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CRACKDOWN ON SMOKING.

Byline: CATHERINE JONES Social Affairs Reporter

LIVERPOOL campaigners today welcomed reports that action is planned to avert thousands of deaths from smoking.

National reports today suggested the city could be one of the first in Britain to bring in a ban on smoking in public places.

The Smoke Free Liverpool group is fighting to axe tobacco smoke in bars, restaurants and shopping centres.

The news comes on the day a public health report by former bank boss Derek Wanless demanded more must be done to prevent the 120,000 smoking-related deaths in Britain each year.

Up to 1,000 of these are in Liverpool, including around 100 believed to be passive smoking deaths.

Campaigners fighting to ban smoking in Liverpool's public places welcomed the report, but said they first hoped to encourage businesses to become smoke free rather than use laws to enforce a ban.

Measures are expected to be unveiled next month which will allow big cities to declare themselves smokeless zones.

Liverpool is likely to be in the first wave of cities to make use of any new powers, following New York,California and Ireland.

The Smoke Free Liverpool group includes the city council, the Chamber of Commerce, primary care trusts and cancer charities.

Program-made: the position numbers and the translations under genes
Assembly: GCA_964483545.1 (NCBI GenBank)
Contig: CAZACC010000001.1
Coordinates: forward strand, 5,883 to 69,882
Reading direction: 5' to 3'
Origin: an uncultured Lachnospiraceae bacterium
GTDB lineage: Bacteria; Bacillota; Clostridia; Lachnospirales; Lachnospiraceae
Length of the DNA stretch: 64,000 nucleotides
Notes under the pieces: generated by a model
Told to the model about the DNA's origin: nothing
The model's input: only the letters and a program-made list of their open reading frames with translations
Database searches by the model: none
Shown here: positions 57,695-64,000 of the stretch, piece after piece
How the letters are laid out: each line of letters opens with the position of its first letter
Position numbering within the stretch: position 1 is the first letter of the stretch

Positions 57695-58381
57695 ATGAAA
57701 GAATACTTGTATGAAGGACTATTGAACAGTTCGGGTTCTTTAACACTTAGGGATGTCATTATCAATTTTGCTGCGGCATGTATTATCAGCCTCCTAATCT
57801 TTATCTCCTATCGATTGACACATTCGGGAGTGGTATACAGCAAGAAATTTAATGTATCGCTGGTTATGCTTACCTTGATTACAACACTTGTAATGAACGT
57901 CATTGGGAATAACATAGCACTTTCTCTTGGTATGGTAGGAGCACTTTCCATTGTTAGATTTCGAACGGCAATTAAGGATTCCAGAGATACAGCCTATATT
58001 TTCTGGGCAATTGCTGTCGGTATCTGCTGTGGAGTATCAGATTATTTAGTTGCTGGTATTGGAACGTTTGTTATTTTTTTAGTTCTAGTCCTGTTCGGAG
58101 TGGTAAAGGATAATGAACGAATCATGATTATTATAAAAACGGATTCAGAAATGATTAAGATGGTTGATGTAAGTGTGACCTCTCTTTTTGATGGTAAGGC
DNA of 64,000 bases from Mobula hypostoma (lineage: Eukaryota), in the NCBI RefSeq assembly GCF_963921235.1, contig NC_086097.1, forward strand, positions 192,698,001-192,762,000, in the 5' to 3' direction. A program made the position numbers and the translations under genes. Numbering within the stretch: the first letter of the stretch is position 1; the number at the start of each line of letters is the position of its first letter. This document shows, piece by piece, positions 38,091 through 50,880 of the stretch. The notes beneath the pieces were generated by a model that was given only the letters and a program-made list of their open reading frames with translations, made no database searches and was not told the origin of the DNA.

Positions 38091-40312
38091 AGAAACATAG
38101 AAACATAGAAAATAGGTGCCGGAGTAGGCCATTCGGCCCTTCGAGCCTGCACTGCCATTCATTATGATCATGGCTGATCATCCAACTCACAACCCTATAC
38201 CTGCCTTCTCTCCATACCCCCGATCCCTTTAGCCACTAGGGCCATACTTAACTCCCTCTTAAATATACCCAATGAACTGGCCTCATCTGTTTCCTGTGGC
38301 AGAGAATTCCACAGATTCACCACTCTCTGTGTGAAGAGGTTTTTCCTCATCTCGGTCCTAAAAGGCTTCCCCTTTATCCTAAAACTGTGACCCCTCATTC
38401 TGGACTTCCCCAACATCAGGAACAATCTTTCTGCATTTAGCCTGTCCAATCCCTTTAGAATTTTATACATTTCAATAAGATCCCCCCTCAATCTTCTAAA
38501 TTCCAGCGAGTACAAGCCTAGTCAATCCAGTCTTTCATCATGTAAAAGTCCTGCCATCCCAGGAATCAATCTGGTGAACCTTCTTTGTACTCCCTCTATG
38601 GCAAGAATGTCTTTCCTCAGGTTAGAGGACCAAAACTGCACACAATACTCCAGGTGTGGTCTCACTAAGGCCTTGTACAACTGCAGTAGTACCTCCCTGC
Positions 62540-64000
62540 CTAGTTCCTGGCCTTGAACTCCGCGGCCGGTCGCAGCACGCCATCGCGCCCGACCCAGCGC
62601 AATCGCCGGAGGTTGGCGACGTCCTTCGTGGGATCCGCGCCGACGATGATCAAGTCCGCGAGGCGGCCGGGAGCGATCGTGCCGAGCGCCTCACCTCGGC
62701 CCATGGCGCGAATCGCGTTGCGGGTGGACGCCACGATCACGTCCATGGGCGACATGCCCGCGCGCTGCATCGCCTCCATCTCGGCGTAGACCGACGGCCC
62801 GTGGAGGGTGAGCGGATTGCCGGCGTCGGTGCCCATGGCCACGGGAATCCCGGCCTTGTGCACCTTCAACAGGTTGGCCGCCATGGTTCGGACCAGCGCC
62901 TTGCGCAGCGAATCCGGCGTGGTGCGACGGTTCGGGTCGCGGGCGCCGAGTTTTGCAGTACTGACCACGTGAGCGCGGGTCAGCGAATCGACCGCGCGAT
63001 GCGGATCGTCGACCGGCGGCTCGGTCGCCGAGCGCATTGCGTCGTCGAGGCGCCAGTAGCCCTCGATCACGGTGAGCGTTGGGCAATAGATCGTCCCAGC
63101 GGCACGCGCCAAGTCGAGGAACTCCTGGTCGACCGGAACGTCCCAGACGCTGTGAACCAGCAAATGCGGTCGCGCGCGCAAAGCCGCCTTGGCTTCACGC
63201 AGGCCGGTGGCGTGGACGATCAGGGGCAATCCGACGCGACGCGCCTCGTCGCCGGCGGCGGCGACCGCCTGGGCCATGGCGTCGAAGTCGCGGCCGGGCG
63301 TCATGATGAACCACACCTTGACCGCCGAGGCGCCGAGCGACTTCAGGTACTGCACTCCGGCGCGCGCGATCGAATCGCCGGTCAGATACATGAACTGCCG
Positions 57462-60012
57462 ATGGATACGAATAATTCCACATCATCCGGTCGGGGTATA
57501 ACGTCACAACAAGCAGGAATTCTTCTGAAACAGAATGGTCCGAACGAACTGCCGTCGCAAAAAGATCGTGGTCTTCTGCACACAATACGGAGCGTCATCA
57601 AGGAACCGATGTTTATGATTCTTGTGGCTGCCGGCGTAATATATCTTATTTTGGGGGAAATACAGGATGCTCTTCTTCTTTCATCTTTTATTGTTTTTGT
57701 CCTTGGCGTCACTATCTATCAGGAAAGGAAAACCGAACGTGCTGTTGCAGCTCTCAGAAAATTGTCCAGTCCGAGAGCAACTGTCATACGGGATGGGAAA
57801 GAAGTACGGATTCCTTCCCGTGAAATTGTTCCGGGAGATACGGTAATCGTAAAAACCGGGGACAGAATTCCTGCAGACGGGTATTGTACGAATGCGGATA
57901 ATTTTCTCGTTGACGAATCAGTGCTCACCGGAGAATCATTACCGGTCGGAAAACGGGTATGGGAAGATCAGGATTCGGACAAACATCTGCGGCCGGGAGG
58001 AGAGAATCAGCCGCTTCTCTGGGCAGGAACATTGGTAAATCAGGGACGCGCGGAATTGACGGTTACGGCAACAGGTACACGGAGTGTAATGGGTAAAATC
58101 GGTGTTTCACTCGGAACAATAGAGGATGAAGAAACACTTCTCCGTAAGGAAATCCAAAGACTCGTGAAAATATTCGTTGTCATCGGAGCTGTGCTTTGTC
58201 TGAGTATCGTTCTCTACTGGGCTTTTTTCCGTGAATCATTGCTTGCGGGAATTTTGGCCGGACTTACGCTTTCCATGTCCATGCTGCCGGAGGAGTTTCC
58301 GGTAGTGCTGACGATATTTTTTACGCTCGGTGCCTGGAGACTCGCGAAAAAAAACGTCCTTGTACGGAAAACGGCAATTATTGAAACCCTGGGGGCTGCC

Co-ordinator Chris Owens said: ``In Liverpool we have a very successful smoking cessation service, run by the Roy Castle Lung Cancer Foundation.

``We want to build on the success we already have to move forward to support places to implement smoke free policies. Legislation needs the public behind it.

``In the first stage, we want to prove to businesses that being smoke free makes good business sense.

``We aren't challenging a person's individual right to smoke, but their right to smoke must end where another person's right to breathe clean air begins.''

A spokesman for the city council said a report on making Liverpool smoke free was due to go before the council's executive board soon.

CAPTION(S):

A REAL KILLER: There are 12,000 smoking- related deaths in Britain each year
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Publication:Liverpool Echo (Liverpool, England)
Date:Feb 26, 2004
Words:338
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